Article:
Pulling the Plug on ATM Skimmers

By Robert Tie




These days a savvy fraudster need not physically steal a bank debit card to access its owner’s account. Instead, the fraudster attaches an inconspicuous device to an automated teller machine (ATM) that copies a victim’s account information when he uses the compromised machine.

This form of ID theft can have enormous consequences. More than 2 million ATMs serve the world’s retail banking market, and the total grows each day. Skimming – the misappropriation of a bank account’s security information to fraudulently withdraw cash – is especially prevalent among America’s 425,000 ATMs. Europe has nearly as many machines, but European criminal organizations are focusing on the “softer” targets in the United States because it has a weaker ATM security protocol.

This article explains skimming techniques and devices and shows how to thwart them. CFEs can use these tips to help financial institutions protect themselves and work more effectively with law enforcement and prosecutors.


A customer’s bank card and personal identification number (PIN) together verify his or her identity to an ATM. In the United States, a magnetic stripe on each card contains its owner’s account number. Unfortunately, it’s easy to copy and misuse the stripe’s contents.

First, a fraudster installs a skimming device, which fits snugly over the ATM’s card reader and appears to the untrained eye to be a legitimate, integral part of the machine.

When unsuspecting customers use their bank cards, the skimmer copies the account numbers from the cards’ stripes. Data from hundreds of cards can be stored on a single device.

To obtain the PIN, the fraudster also conceals a tiny digital camera in the ATM enclosure and films the customer’s keystrokes. Two unnoticeable, effective locations for cameras are above the ATM’s digital screen or behind a pamphlet holder.

The fraudster later retrieves the skimmer and camera or downloads their contents remotely if the devices are wireless. He then records customers’ PIN keystrokes and copies the misappropriated account data to inexpensive blank magnetic stripe cards, repurposed gift cards, stolen credit cards, or hotel card keys.

U.S. ATMs can’t distinguish between genuine and counterfeit bank cards. The fraudster can withdraw cash at will with valid PINs and phony, but functional cards.


In Europe, however, an ATM must confirm a bank card’s authenticity before executing a transaction. When a customer inserts his or her card, a microchip on it informs the ATM that the card is genuine. The customer enters a valid PIN and makes the transaction.

The ATM Industry Association (ATMIA) cited a 2009 report by the UK Payments Administration. According to the report, “counterfeit ATM card losses in the United Kingdom fell by 68 percent between 2004 and 2008 because of the introduction of the chip and PIN system, which makes it harder for criminals to use fake cards in ATMs. … As more and more countries around the world progress their chip and PIN rollouts, it is expected that fraud will continue to shift towards countries such as the United States, which as yet has no plans to implement chip and PIN.”

The United States will continue to be particularly vulnerable until it converts its ATMs and cards to the European chip-based protocol. It might be years before the changes are made because of the expenses of an upgrade.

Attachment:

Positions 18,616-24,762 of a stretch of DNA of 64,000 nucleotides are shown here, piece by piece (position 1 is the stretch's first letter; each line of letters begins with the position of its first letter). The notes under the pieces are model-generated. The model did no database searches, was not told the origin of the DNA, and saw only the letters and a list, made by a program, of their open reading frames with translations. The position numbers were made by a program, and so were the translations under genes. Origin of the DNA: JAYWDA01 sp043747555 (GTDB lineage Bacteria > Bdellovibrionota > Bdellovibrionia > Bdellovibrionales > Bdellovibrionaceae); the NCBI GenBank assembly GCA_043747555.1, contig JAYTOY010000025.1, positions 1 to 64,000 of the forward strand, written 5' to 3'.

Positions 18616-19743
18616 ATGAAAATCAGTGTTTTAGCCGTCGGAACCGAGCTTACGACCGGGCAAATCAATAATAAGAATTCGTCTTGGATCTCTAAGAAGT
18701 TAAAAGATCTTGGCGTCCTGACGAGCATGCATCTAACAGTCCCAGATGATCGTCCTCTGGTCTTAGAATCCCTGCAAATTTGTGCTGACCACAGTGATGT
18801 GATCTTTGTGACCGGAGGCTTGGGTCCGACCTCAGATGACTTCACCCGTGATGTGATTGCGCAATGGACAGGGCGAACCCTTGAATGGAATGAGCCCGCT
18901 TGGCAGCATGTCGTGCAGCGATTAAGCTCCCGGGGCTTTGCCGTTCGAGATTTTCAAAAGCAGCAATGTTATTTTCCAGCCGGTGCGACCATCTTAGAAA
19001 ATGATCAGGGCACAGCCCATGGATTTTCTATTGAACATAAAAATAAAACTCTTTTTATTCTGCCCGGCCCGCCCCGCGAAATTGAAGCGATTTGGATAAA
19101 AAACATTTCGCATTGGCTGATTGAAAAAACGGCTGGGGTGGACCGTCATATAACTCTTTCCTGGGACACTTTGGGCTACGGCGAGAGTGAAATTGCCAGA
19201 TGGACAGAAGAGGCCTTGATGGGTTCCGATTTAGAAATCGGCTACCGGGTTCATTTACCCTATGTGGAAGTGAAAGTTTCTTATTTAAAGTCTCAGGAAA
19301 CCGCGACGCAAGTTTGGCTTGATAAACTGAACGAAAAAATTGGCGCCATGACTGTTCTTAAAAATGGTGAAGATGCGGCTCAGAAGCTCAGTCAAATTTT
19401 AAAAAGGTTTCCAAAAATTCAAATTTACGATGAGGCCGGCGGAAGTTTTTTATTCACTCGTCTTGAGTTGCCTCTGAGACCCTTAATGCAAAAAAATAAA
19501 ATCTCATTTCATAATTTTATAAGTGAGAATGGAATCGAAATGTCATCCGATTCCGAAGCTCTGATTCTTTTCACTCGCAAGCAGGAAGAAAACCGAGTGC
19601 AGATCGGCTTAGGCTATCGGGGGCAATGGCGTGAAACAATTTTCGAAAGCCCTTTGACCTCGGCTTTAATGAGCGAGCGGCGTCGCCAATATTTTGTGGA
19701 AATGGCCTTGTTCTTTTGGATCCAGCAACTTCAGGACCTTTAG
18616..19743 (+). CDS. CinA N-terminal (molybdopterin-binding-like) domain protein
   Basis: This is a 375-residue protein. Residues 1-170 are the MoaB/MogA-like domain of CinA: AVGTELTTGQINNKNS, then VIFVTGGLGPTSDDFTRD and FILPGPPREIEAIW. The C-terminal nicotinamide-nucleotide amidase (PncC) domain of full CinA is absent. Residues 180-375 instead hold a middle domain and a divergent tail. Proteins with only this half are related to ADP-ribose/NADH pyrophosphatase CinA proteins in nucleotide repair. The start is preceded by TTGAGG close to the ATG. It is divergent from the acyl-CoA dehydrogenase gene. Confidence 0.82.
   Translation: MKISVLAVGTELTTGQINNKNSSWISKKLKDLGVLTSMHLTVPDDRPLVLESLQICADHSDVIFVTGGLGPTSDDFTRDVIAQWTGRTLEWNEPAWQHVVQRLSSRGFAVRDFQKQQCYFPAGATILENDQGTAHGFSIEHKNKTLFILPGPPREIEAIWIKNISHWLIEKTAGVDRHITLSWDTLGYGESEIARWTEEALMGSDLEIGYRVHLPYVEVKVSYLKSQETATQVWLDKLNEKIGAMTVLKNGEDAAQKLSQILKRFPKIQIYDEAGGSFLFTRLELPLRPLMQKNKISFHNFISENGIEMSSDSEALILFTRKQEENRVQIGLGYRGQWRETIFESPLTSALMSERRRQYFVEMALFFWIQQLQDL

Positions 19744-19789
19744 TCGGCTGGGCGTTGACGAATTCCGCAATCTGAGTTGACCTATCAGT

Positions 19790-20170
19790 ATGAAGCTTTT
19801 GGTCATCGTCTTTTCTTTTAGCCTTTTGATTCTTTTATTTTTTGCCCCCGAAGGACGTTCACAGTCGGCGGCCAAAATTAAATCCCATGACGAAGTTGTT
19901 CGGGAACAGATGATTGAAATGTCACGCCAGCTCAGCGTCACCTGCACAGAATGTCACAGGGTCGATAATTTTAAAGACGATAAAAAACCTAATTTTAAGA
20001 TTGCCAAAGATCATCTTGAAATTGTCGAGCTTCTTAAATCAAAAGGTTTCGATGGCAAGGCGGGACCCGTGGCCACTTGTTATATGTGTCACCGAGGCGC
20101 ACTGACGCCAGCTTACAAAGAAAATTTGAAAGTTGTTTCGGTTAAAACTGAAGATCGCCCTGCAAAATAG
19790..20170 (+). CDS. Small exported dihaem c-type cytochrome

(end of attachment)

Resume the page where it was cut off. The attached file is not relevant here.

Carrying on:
Meanwhile, U.S. fraud fighters are combining current tech-savvy and time-tested investigative skills to outwit and jail skimming crews.


The United States’ first ATM was installed in a Chemical Bank branch in Rockville Centre, a village in Nassau County, N.Y., in 1969. Today, as in many other jurisdictions, the county’s law enforcement and criminal justice officers are fighting a rising wave of ATM skimming.

Earlier this year, a gang of fraudsters slipped up in Lynbrook, a village two miles west of Rockville Centre. The following call was routed to the Nassau County Police Department (NCPD) unit assigned to ATM fraud:

“Crimes Against Property Squad. Detective Rispoli speaking.” 

“Hello, this is Starbucks at the Lynbrook mall. When I came in this morning, a van was outside with the engine running. It’s still there, and it’s making me nervous.” 

“You’re next door to the bank, right?” 

“Yes. The police were in there yesterday.” 

“We’re on our way. Don’t touch anything.” 

The day before, a skimming device had fallen off an ATM in the bank next to the coffee shop. The Lynbrook Police Department’s report on it had just reached Detective Ronald Rispoli and his CAP Squad partner, Detective Jeffrey Marshall, when they received the call from Starbucks.

Rispoli and Marshall sped to the caller’s location. They found no one in the van, but the engine was still running. Apparently, the fraudsters had been sitting in the van the day before, watching the bank, when their ATM device was discovered. They panicked and abandoned their vehicle. 

“We got a search warrant and impounded the van,” Marshall said. The detectives found an industrial adhesive the fraudsters had used to attach their skimmer and a pinhole camera to the ATM. The detectives set out to find the van’s owner. They hoped it wasn’t stolen.


Rispoli and Marshall routinely collaborate with the U.S. Secret Service (USSS), which, under Title 18, U.S. Code, Section 1029, Fraud and Related Activity in Connection With Access Devices, has federal jurisdiction over ATM fraud.

Their joint investigation determined that the van was registered to a Romanian boxer admitted to the United States on one of the up to 25,000 P-1 temporary visitor visas the U.S. Department of State grants annually to qualifying foreign athletes. Unfortunately, this suspect fled the country before he could be detained for questioning.